Baumblütenfest, or Treeblossomfest for you non-Germans, is a festival that takes place around this time every year in the picturesque town of Werder in Brandenburg. I decided to rope my Aussie friend Sheila into accompanying me.
Me: Hey, do you fancy going to this?
Sheila: Is it a flower festival?
Now, I know what you’re thinking – trees, flowers, picturesque little villages – it doesn’t exactly sound like your kind of thing, Linda… Silly me. I forgot to mention that it’s also famous for fruit wine.
As with most things in Berlin, the day got off to an entertaining start with Sheila (aka “The Half-Naked Aussie”) locking herself out of her apartment in her underwear. However, after (probably) scaring the little old lady downstairs half to death, she managed to get a spare set of keys, get dressed and we were off. We boarded the RE1 at Ostbahnhof and double-checked to make sure we hadn’t accidentally got into a first-class carriage; I vowed to take German regional trains more often. The feeling of scuzziness that comes from drinking beer on a train quickly wore off when all the horny, scantily-clad teenagers and already drunken revellers started boarding at subsequent stations. It was 1pm.
By the time we got off the train 45 minutes later, our lovely carriage resembled a rugby scrum, but, being the tough women we are, we battled our way through and picked up our first glasses of wine – for €1.20. I went for a rhubarb number; Sheila made the unfortunate choice of going for a currant wine. Five minutes later, the drunkest man in the world bumped into her and the violently red liquid went flying. Amazingly, not a drop of it got on her white t-shirt but she quickly realised her mistake. I, on the other hand, was wearing black from head to toe. Call me sensible – or well-practised at these affairs.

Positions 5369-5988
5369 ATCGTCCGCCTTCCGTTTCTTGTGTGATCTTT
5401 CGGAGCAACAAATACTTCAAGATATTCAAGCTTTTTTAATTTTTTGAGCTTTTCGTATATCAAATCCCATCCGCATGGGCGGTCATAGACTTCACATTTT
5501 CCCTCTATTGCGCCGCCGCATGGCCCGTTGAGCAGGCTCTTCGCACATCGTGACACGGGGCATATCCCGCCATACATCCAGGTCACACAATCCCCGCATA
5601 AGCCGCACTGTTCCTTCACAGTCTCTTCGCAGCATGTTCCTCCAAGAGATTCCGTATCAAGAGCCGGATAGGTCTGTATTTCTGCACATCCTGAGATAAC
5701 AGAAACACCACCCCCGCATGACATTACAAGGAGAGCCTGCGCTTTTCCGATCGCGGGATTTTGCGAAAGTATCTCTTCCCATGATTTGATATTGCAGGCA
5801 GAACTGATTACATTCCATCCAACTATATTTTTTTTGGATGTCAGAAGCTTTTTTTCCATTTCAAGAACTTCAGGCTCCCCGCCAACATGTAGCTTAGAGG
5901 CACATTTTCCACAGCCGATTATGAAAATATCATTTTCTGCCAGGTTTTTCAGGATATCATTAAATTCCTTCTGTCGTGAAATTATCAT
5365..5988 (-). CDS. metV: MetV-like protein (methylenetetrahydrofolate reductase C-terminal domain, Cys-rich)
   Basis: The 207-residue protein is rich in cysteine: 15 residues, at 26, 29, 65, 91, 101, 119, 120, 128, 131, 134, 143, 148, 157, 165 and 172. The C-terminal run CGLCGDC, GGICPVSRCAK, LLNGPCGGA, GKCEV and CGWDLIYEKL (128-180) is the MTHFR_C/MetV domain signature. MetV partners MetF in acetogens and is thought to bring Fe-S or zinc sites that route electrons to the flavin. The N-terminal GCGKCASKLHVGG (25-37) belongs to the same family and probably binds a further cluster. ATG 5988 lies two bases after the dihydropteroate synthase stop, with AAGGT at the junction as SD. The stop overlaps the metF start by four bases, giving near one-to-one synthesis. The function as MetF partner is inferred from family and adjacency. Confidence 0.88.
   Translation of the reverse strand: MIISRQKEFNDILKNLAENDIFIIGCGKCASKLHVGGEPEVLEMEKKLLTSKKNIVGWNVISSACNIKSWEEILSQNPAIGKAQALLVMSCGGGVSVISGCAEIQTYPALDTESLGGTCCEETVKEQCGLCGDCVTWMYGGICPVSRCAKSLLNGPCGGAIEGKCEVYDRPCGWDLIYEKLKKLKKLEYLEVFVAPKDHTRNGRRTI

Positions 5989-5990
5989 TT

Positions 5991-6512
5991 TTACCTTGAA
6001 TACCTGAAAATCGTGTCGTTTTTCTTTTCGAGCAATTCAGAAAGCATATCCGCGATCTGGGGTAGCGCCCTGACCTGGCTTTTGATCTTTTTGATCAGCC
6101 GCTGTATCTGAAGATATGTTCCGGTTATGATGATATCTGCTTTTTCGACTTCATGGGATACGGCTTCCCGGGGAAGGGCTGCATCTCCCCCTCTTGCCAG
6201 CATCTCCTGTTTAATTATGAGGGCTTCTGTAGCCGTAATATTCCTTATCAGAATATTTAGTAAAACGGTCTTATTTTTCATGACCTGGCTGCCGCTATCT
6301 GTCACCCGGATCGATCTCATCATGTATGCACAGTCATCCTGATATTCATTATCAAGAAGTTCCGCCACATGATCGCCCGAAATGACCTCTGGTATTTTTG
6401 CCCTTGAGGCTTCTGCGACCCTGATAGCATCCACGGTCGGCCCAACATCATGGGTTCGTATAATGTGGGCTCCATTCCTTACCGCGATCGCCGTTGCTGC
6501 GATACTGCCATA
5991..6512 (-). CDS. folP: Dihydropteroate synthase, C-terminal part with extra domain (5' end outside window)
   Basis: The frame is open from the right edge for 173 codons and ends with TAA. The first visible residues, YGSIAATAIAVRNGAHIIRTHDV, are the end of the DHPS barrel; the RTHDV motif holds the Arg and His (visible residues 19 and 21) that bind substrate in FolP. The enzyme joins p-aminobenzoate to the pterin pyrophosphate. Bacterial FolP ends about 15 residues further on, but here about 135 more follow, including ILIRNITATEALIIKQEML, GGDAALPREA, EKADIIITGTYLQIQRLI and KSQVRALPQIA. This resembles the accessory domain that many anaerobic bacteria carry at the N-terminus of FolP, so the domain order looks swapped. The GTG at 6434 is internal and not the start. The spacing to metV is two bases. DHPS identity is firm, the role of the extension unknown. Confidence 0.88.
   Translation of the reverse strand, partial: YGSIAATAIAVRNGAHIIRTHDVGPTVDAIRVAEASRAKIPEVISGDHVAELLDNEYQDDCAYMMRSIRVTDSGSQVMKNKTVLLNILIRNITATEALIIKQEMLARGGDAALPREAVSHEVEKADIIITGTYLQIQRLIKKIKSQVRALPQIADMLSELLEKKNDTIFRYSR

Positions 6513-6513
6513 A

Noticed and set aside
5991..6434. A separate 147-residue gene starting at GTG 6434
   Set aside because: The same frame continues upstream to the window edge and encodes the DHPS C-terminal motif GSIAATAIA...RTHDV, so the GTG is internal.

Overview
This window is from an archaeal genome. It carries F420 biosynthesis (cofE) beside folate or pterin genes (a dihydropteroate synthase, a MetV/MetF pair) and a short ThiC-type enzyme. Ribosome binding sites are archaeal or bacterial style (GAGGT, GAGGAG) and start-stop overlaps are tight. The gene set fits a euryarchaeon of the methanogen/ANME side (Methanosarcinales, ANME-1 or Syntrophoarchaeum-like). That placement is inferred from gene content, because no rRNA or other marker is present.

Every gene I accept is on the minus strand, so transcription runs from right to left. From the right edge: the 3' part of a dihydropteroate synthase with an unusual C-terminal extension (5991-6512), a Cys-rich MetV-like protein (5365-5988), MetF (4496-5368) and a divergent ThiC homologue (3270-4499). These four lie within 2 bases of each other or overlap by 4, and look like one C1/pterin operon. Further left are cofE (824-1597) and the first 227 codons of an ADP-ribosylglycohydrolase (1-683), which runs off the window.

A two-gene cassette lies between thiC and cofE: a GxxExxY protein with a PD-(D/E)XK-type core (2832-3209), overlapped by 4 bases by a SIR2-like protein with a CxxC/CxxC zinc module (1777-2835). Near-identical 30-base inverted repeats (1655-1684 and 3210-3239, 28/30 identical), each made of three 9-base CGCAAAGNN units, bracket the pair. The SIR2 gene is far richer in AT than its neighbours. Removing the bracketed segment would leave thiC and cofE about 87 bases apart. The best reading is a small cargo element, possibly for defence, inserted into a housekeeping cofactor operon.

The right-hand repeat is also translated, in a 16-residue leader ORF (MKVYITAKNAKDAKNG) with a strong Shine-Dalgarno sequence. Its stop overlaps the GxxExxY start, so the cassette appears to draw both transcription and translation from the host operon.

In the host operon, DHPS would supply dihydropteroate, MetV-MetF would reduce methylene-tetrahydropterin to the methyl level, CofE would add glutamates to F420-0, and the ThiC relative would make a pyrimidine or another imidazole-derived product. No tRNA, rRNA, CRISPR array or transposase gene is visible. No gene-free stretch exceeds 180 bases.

As the festival takes over the entire town (for almost two weeks), we had been forewarned to make our way to the top of the hill and then
walk stumble crawl roll back down again. It turned out to be excellent advice. We did just that, stocking up on more wine for the uphill struggle. Everywhere, merry Germans were imbibing copious amounts of wine, chowing down on sausage, and bursting into spontaneous song and dance. It made for highly entertaining viewing.
After a while, however, we stumbled across what was pretty much “The Secret Garden” – except with more Germans. We got some more wine, Sheila inhaled a sausage, and we grabbed a bench to admire how the other half live.
We somehow managed to bump into a group of friends after I spied Nigel coming back from a not-very-secret piss behind the toilets – Brits and their non-sitzpinkelling ways, eh? We all sat down at a large table in the garden and welcomed whoever else happened to come along. This included a German woman who talked about “sex wine” for around an hour non-stop. (I never did find it.)
The evening wore on, the rain started, and everyone at the Fest got progressively messier. A German even managed to get me up to dance which is something that rarely, if ever, happens. By the end of the night, Nigel was asleep on the table while gently puking up the fruity contents of his delicate English tummy; Fritz was also asleep but less vomitously so. He would get his comeuppance later though.
In a bid to get back to Ostkreuz, he somehow disappeared at Warschauer Straße, which is one stop before it. There seems to have been some time lost at this point, but he eventually got on a train to travel the final stop. Unfortunately, he fell asleep and woke up in Spandau, nineteen stations in the wrong direction. After a couple of phone calls, we managed to talk him onto another train going in the right direction. He fell asleep again and woke up in Kaulsdorf, six stations past where he needed to be. If only he’d been awake, he would have seen more of Berlin in one night than most people see in their entire lives. Oh well, there’s always next year…
For more information on Werder and Baumblütenfest, click here. (You’ll be glad you did.)